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Is breakfast really the most important meal of the day?

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Do you eat breakfast in the morning? While some people may enjoy ‘breaking their fast’ first thing in the morning, others may prefer having their first meal at lunch. But can this preference affect your health?

Breakfast is often described as the most important meal of the day. The idea being that you need a satisfying breakfast to fuel you for the day ahead and that by skipping it you’re prone to overeating and weight gain. It’s partly for this reason that some also suggest that eating breakfast can be helpful if you’re looking to lose weight. But is this true?

A recent study by a group of Australian researchers set out to challenge this claim by pointing out that it was based on the results of observational studies, which can often be biased. They collated all the studies that had investigated this link and then set out to review the evidence.

The study

The research was a systematic review and meta-analysis of randomised-controlled trials that had looked at the effect of regular breakfast consumption on weight change and daily energy intake.

Studies were included in the review if they compared the effect of eating breakfast to not eating or skipping breakfast and included a measure of body weight or energy intake that was either measured or self-reported. Overall, 13 studies met the inclusion criteria and 12 were included in the meta-analysis.

What did they find?

Results from the meta-analysis found that overall, there was no evidence to support the claim that eating breakfast promoted weight loss or that skipping breakfast led to weight gain. They also found that if you ate breakfast, this led to an increased daily energy intake compared to if you skipped breakfast. There was no evidence to suggest that skipping breakfast led you to eat more for the rest of the day.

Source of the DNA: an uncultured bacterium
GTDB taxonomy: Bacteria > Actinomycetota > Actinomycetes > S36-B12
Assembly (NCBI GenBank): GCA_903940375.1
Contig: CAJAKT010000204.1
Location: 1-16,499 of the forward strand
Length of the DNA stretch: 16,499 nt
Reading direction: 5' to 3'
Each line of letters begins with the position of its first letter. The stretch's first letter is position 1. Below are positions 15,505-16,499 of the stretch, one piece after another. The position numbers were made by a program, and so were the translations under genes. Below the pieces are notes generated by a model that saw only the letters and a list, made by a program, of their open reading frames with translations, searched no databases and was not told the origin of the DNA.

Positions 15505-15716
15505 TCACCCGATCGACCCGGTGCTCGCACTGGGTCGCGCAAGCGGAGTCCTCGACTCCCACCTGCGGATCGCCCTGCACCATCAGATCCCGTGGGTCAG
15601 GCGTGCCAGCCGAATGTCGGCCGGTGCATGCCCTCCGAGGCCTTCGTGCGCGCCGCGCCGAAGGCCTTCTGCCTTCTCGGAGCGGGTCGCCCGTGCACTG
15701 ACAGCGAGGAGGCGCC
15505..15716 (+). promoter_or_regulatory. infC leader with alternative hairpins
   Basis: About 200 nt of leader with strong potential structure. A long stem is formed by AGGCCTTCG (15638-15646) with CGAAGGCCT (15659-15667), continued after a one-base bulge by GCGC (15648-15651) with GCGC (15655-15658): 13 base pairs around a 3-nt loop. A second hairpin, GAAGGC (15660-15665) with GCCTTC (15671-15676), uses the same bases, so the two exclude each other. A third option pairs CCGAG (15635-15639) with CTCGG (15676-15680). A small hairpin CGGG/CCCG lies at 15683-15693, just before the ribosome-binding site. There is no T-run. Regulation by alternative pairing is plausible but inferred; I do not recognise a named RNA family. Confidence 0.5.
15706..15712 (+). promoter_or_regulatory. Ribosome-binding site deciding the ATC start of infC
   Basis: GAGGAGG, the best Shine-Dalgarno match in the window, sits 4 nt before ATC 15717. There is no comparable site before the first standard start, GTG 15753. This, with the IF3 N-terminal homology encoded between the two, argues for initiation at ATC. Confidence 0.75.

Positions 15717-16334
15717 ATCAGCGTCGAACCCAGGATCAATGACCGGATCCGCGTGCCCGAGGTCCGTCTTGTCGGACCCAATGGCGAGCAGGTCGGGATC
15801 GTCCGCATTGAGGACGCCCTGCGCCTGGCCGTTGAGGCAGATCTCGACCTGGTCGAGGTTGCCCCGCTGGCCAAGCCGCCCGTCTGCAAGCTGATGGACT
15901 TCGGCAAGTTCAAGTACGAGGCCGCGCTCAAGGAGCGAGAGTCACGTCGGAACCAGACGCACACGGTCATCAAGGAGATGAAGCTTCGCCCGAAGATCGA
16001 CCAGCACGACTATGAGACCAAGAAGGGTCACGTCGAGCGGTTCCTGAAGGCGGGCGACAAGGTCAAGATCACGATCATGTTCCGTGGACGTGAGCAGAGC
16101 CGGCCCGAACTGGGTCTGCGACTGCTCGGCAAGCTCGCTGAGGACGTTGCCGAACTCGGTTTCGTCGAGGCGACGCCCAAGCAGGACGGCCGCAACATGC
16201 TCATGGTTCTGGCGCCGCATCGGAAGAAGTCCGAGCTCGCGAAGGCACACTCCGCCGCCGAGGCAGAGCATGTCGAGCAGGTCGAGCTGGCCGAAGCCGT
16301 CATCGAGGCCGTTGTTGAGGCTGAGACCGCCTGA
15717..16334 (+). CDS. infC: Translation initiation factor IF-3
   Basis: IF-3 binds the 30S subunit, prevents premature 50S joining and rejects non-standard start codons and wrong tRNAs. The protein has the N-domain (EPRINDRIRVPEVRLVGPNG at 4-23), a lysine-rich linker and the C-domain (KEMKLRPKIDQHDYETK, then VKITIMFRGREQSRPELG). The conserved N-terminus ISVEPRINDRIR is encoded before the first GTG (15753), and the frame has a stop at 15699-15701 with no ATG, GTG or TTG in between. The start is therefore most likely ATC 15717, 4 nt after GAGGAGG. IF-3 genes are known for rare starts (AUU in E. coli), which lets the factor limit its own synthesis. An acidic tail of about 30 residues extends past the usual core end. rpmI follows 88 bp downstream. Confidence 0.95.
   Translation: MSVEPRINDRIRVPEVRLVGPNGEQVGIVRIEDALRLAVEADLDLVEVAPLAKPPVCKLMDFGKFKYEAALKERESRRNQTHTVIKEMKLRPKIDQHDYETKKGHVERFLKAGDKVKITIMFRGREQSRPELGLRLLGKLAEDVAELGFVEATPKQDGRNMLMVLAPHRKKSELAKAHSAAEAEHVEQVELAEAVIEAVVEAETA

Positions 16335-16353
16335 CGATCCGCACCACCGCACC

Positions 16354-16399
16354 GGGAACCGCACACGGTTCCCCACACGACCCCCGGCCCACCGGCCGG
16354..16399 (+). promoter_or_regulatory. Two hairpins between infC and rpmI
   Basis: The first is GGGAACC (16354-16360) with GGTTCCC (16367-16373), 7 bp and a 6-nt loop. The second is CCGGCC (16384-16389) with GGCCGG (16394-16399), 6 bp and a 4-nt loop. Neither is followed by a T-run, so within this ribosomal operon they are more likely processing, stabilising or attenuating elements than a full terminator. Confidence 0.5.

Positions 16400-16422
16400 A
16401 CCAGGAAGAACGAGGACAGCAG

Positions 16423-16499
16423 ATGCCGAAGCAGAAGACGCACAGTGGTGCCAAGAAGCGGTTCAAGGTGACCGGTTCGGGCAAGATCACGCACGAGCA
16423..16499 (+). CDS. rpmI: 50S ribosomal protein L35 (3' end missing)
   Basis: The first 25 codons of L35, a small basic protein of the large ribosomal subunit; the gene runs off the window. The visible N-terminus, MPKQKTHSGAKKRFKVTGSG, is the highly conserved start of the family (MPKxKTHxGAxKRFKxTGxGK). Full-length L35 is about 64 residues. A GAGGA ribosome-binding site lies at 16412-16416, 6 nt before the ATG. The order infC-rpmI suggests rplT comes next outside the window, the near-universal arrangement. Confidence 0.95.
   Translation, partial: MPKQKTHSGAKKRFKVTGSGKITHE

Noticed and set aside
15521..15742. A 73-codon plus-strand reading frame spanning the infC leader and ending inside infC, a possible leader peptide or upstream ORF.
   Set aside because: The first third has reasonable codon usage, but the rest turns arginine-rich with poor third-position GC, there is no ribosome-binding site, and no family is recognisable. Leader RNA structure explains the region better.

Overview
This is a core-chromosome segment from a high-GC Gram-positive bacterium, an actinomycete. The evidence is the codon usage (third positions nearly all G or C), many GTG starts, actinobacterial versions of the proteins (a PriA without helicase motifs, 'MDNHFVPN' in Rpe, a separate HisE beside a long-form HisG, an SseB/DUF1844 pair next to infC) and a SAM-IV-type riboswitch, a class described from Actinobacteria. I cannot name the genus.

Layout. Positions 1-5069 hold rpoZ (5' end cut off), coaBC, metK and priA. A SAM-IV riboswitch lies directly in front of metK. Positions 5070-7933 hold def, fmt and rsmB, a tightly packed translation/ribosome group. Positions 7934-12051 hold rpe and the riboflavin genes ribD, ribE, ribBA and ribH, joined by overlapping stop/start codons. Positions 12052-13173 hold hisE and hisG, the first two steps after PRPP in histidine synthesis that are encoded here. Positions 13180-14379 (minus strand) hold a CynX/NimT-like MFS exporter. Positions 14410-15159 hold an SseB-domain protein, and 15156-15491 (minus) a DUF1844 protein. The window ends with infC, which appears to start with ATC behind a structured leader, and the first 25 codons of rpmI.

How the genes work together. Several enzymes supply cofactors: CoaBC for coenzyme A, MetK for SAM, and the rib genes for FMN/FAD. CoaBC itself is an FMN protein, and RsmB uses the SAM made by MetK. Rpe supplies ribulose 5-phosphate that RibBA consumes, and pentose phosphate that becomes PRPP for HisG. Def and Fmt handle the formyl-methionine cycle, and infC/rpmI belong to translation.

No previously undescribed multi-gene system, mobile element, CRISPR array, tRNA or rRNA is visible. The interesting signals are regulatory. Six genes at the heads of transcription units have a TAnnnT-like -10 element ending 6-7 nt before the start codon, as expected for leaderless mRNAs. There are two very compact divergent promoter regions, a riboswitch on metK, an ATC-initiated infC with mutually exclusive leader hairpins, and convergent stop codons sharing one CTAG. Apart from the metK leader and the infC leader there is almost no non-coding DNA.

These findings support research conducted on intermittent fasting, a type of eating pattern where you abstain from eating for a set period. It’s sometimes claimed that fasting increases your hunger so that you overeat later during the day, but this isn’t the case. In fact, alongside a low carb diet, intermittent fasting has been found to be an effective weight loss tool as during the fasted state, insulin levels decrease and the body switches to using fat for fuel.

What can we take from this?

The bottom line is that breakfast shouldn’t be viewed as more important than any other meal and there’s no need to force yourself to eat breakfast if you’re not hungry.

The evidence doesn’t support the claim that you need to eat breakfast to lose weight and if you’re someone that skips breakfast this won’t necessarily lead you to overeat later in the day. In fact, if you’re looking to lose weight, research has found that intermittent fasting could be an effective weight loss tool.



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